One Sentence Hook – Adding and Creating Conflict

By studying examples of one sentence hooks, I’ve found a similarity that ties them together. Each sentence has four elements that can be broken into the following formula (Cyndi’s Tip Sheet – One Sentence Hook Sheet)

Character Flaw + Character Job + Action + Goal

Creating the elements can be shown as follows, but keep in mind that when you design your sentence (pitch-hook) you will want to use the character that has the most to lose in your story. This method can also be used in developing secondary characters.

Where to start (example):

Question: Publicly, how does your hero act?

Answer: Extroverted, optimistic, versatile, and spontaneous.

Using the Enneagram Institute’s description of personality types, he must be The Enthusiast (#7).

As a #7, his basic fear is: Of being deprived and in pain.

Now go back into the Enneagram and read what happens to a character when they are at their worst (Level 9) and pick a character flaw.

Character flaw: Claustrophobia

Using the flaw of claustrophobia, create a one sentence backstory to explain why he fears confined spaces (what caused him in his past to dreadfully fear being confined – deprived and in pain?):

Backstory Example: He fell into an abandoned water well when he was six years old, broke his arm as a result of the fall, and wasn’t rescued for three days.

Okay, now that we know why he’s terrified of confined spaces, make him revisit his fear of being trapped to get his goal. This is the Action tag.

Action: He descends into a Yucatan cenote (underground cavern spring).

Next, we need to find out what his goal is.

Question: What would my character find in a cenote?

Answer: Fish, eels, snakes, some legendary albino crocodile.

Now assign him a story goal.

Goal: To prove existence of a legendary albino crocodile.

We’re almost done.

Your character needs a unique job and one that only he can do to get to his goal—otherwise any character could descend into the cenote and return with his crocodile.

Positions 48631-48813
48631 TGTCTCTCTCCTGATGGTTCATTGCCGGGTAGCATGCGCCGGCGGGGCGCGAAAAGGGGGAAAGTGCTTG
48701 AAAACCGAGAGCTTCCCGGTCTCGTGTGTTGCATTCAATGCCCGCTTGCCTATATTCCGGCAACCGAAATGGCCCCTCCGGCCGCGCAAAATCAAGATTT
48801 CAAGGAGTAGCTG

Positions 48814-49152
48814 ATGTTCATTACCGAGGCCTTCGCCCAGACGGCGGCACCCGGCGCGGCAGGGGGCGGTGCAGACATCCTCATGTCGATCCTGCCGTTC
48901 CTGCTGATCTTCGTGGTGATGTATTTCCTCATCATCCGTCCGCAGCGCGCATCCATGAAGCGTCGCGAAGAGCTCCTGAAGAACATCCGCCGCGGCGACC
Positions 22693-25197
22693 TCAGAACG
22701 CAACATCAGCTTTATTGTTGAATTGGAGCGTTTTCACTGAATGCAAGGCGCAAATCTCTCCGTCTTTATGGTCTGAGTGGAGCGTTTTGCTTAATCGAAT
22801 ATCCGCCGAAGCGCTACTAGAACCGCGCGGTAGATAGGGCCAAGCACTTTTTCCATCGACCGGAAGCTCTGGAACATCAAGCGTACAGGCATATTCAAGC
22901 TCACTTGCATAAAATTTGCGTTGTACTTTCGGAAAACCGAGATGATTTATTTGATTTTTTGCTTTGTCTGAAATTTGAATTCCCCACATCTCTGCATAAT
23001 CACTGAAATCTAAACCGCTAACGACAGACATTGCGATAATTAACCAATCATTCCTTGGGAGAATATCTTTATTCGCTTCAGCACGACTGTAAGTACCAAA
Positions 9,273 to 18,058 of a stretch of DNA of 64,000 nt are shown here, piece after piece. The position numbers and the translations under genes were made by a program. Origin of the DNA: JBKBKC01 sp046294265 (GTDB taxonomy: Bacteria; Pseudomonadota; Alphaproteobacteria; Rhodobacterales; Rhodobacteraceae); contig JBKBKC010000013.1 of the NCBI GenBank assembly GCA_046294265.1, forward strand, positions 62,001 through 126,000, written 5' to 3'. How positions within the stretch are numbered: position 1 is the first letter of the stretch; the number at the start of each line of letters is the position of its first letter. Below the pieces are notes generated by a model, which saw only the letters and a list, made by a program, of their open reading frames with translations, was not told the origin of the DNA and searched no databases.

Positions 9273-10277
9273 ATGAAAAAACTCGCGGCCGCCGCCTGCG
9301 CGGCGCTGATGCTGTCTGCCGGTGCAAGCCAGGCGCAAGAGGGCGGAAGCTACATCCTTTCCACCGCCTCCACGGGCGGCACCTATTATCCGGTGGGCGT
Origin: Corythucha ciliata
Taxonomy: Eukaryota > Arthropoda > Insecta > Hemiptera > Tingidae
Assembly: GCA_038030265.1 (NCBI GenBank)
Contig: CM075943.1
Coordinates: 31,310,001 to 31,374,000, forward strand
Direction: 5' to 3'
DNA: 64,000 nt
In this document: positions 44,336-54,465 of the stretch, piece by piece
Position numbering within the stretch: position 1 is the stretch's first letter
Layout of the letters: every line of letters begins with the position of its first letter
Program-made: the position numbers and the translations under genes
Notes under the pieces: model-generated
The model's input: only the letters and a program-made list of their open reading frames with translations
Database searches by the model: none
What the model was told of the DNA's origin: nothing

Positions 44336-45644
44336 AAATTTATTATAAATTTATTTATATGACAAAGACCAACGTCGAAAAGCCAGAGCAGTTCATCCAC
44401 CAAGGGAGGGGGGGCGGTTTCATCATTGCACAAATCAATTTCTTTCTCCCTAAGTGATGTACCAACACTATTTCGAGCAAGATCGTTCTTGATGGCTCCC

If your character is going after the legendary crocodile, he might be one who study reptiles.

Job: a Herpetologist (someone who studies reptiles).

Finally, restate the one sentence story summary with all the elements in order and you’ve got your one sentence pitch or hook that’s FULL OF CONFLICT. (Try to keep your sentence to fewer than fifteen words).

A claustrophobic herpetologist descends into a Yucatan cenote to prove a legendary albino crocodile’s existence.

Add prior to this hook a well-known visual when pitching for a SUPER VISUAL HOOK:

In my Avatar meets Romancing the Stone contemporary romantic comedy, a claustrophobic herptologist descends into a Yucatan cenote to prove a legendary albino crocodile’s existence .  

Additional step for fun:

Go back into the Enneagram and read what happens to a character when they are at their best (Level 1).

Character Attribute: Become awed by the simple wonders of life.

This is what will happen at the end of your story–your character will become awed by the simple wonders of life. If you are writing a romance or HEA (happily ever after), he will discover the rare crock, but, perhaps, omit that fact to protect the beast from being hunted further. He will simply be too fascinated by the discovery . . . and he’ll get the girl, of course.

I’d love to read some of your examples using this method and hope this example removes some of the mystery out of creating the perfect hook.

Happy writing, Cyndi Faria

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